Patricia Wells has released the 5th edition of her highly acclaimed book “The Food Lover’s Guide to Paris”. First published in 1984, this is the first update since 1999.
Patricia Wells, food critic for the International Herald Tribune for more than 25 years, has written 13 other books including several books on French cooking. Patricia also conducts French cooking classes in Paris and Provence at her cooking school – At Home with Patricia Wells.
Patricia is the only woman and only foreigner to serve as restaurant critic of a major French publication, the newsweekly L’Express. She has also been a writer and editor for The Washington Post and The New York Times.
Her impressive background and experience are evident in the layout and content of “The Food Lover’s Guide to Paris”. The world has changed a lot since the last edition of this book in 1999, and so has the food scene in Paris. According to the author Paris has become much more casual, prompting inclusion of a chapter on Cafes and Casual Bites that was not present in the last edition.
The chapters are organized by types of establishments such as: Restaurants; Bistros and Brasseries; Cafes and Casual Bites; Bakeries; or Cheese Shops. Within each chapter the listings are grouped by arrondissement, then alphabetically. Each listing includes: name; type of establishment or food served; address and phone number; closest metro stop; opening and closing times; website address and email when available.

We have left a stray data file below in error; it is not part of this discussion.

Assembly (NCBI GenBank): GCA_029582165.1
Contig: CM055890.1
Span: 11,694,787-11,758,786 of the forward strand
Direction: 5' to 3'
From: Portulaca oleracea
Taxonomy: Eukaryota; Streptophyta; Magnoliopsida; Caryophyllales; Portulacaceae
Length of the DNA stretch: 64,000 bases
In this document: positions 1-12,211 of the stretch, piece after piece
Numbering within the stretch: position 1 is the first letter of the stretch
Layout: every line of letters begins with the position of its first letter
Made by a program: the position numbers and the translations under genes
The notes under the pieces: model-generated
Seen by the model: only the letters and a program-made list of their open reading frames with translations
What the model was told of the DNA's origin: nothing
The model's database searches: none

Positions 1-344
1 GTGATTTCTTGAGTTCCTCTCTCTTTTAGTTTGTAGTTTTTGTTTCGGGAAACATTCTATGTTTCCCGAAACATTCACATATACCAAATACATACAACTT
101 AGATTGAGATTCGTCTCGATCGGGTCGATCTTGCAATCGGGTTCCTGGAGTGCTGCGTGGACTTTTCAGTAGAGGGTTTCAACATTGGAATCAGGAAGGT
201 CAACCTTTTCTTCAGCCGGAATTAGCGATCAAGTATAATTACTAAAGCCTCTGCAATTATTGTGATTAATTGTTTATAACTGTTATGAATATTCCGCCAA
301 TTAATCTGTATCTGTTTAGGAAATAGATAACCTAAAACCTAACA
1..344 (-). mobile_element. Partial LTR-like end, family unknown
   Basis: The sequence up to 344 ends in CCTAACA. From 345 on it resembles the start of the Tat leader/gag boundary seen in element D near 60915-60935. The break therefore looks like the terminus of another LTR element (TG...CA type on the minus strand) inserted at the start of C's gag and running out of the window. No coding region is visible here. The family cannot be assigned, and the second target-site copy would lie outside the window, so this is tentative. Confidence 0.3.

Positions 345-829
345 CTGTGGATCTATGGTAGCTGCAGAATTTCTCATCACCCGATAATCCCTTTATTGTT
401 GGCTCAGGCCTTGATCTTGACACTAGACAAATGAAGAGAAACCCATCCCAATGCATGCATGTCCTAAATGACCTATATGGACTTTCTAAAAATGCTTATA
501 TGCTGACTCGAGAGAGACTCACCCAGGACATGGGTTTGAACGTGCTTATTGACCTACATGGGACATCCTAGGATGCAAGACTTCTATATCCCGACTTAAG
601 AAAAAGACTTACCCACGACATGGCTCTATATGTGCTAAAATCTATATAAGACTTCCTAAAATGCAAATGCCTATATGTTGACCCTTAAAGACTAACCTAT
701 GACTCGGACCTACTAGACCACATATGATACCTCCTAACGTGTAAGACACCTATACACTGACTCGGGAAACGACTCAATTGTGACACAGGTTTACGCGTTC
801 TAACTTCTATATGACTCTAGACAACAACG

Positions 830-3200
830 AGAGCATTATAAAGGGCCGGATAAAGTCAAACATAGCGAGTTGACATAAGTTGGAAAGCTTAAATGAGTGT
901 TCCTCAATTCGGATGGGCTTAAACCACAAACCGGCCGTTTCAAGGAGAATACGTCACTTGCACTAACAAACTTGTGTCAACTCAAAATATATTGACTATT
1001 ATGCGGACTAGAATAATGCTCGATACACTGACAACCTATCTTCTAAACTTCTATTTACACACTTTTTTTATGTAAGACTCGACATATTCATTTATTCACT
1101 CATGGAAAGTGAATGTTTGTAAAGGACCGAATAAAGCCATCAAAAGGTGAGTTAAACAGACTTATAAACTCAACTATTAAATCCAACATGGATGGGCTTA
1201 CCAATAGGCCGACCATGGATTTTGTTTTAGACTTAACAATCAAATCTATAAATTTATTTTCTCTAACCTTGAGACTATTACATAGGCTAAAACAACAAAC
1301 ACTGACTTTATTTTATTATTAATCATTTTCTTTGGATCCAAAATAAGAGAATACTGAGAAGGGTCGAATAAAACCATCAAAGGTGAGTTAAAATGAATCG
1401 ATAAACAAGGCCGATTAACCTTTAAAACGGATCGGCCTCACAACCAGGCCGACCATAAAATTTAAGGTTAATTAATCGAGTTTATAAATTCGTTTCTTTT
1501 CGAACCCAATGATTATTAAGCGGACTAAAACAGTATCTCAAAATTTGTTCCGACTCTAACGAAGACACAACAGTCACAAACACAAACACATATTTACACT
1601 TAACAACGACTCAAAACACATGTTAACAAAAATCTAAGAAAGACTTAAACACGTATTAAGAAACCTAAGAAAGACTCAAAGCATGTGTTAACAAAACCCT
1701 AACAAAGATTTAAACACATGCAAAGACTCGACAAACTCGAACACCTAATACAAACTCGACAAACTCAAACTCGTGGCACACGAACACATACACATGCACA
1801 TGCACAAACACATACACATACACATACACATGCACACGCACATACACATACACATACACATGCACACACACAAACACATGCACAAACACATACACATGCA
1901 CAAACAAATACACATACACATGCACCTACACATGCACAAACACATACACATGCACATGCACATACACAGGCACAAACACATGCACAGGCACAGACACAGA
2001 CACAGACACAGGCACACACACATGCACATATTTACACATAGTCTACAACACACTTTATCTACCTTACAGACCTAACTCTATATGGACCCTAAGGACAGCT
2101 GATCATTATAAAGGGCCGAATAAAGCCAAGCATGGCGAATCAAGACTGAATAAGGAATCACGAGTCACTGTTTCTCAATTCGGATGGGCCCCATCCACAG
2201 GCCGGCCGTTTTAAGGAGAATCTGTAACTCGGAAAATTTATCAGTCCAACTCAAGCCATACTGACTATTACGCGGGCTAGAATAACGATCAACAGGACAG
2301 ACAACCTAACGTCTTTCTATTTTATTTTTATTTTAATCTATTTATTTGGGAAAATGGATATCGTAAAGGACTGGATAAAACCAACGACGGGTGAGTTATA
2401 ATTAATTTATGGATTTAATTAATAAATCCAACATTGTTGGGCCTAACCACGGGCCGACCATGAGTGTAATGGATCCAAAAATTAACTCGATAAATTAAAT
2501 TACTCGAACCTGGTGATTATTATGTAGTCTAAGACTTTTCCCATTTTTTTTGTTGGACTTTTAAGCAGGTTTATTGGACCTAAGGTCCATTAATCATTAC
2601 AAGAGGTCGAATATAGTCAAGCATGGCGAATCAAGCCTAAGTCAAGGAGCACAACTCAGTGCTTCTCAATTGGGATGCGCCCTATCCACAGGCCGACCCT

Restaurant listings also include information about reservations, atmosphere, specialties, and price. A reference section in the back of the book offers, among other items, information on vegetarian-friendly menus.
Ms. Wells states that taken into consideration when reviewing restaurants are the quality of the ingredients, the chef’s creativity and overall service. The book describes her specific criteria for judging the menu and wine lists. According to the author, “you know it’s a good restaurant when you are already planning and looking forward to a return visit before you pay the check.”
The reference sections at the end of the book allow the reader to search for establishments by arrondissement or alphabetically. There is also a French/English Food Glossary.
Having read “The Food Lover’s Guide to Paris” I cannot imagine a trip to Paris without it as my trusty companion. In fact, it has me wanting to take off for Paris tomorrow!
For those using IOS apps there is also an accompanying app for iPhone and iPad available at the iTunes store. With the app, restaurants can be accessed alphabetically or by location.
A map of Paris shows all selected addresses, with color-coded pins and GPS locations to guide you to the best restaurants, shops and markets wherever you may be. (Offline maps are available when you are not connected to the internet.)
Each destination includes commentary, address, contact phone number, opening hours, and menu prices. App users can call numbers directly, link to web sites and find relevant directions. Photos are included for many destinations.